(2007) dir. Gore Verbinski
viewed: 06/03/07 at UltraStar Poway 10, Poway, CA
Though it wasn’t getting the best reviews in the world, I had actually liked last summer’s installment in the “trilogy-plus” Pirates saga, Pirates of the Caribbean: Dead Man’s Chest (2006), more than the average reviewer or viewer and had been on board with this whole series since the “original”, a term I use loosely for a series of films based on a amusement park ride, Pirates of the Caribbean: The Curse of the Black Pearl (2003). Clearly, Johnny Depp stole most of the show in the first two, but I actually liked all the clever character designs and special effects as well. It was the kind of movie Hollywood ought to be able to do correctly more often than not.
This time around, the film is bloated (nearly 3 hours long) and peppering in characters and plot-lines like a cook who thinks that more will improve the flavor, gets completely confusing and ridiculous to actually try to follow. The narrative strains are so multiplicative that I couldn’t keep up, but the whole thing kept moving around so much, it really didn’t matter that much. The film succeeds more in bursts of action or sequences that work, and who know? If someone could have edited this thing down, maybe a decent flick lives below it.
The casting is one of the series’ pluses. Johnny Depp is well-noted for his hammy Jack Sparrow, but Geoffrey Rush is excellent as Barbarosa and some of the light humor extra pirates pinch hit their gag lines and so forth with aplomb. The casting of the extras is even really good. Where did they find all these weird-looking, bizarrely-built people to play these pirates? They did a good job, I’ll give them that. Though Keira Knightley is pluckishly annoying but cute but annoying but somehow manages to play exactly the role that they want: a cute, pluckish, grrrl-power chick who can kick-ass and change costumes with the best of them.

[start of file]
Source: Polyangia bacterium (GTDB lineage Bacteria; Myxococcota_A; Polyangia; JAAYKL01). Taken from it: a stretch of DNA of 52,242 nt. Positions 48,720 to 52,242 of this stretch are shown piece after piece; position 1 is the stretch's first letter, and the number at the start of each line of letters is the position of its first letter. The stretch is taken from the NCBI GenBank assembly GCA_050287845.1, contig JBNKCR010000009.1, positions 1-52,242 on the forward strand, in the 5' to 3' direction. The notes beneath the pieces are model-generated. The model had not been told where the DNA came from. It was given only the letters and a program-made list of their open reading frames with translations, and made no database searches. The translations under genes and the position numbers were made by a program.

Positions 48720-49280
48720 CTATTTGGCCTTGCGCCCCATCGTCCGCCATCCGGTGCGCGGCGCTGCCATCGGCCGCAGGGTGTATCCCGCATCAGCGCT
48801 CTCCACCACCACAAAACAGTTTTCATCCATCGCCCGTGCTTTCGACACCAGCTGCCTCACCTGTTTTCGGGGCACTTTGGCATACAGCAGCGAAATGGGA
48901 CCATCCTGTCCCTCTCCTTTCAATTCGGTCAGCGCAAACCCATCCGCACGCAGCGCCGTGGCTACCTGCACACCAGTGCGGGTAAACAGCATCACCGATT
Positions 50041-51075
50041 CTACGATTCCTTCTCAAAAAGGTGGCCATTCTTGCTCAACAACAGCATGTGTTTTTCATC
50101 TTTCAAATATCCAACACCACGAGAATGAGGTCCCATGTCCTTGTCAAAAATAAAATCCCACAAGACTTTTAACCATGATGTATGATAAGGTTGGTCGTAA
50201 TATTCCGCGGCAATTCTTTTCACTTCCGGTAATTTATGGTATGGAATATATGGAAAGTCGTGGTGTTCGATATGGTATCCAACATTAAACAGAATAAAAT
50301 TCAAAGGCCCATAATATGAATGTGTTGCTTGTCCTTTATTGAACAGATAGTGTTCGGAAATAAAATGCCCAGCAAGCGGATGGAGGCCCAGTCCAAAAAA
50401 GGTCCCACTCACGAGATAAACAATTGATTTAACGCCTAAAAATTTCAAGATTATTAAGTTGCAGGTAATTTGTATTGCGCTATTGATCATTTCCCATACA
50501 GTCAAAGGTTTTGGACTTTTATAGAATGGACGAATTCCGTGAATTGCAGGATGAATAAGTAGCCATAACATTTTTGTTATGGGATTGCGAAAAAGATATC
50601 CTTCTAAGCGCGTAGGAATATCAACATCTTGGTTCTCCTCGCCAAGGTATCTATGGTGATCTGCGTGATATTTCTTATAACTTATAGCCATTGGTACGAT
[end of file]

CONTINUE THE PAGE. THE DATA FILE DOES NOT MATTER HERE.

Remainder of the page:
And another thing, the pirate “lords” and their meetings — stupid enough as a concept, and typically politically correct in adding in characters of every major ethnic group (uh, culture…continent?)
Art design-wise, I think this film is great. I liked the image and the concept of the ships “falling off the edge of the world” and the pirate lair with the stacks of pirate ships is great, too, reminding me of my love for the lost art of matte-painting backgrounds in old fantasy films. And the fish pirates. They were cool last time, too.
They film has many flaws and slow points and is tremendously longer and more complicated than it needs to be. One of the most glaring side notes is the weird surrealist world in which Johnny Depp first appears. It’s meant to be surreal (he is in the land of the dead or something) and comedic, what with a whole host replica Johnny Depps and campy comedic goofiness. Was this whole sequence really necessary? Maybe it was trying to make up for the fact that the favorite actor of the film doesn’t get screen time until a whole half hour into the bulging “epic”. Anyways, there is lots of similar fat on the film, which ultimately detracts but doesn’t completely ruin the experience.
I understand that Depp has said that he’d be up for a fourth film and with some of the open-ended ending, one can see this next one coming. Will they learn from this one? Do they care as long as they make lots of money? Probably not. Will I still be willing to go see it?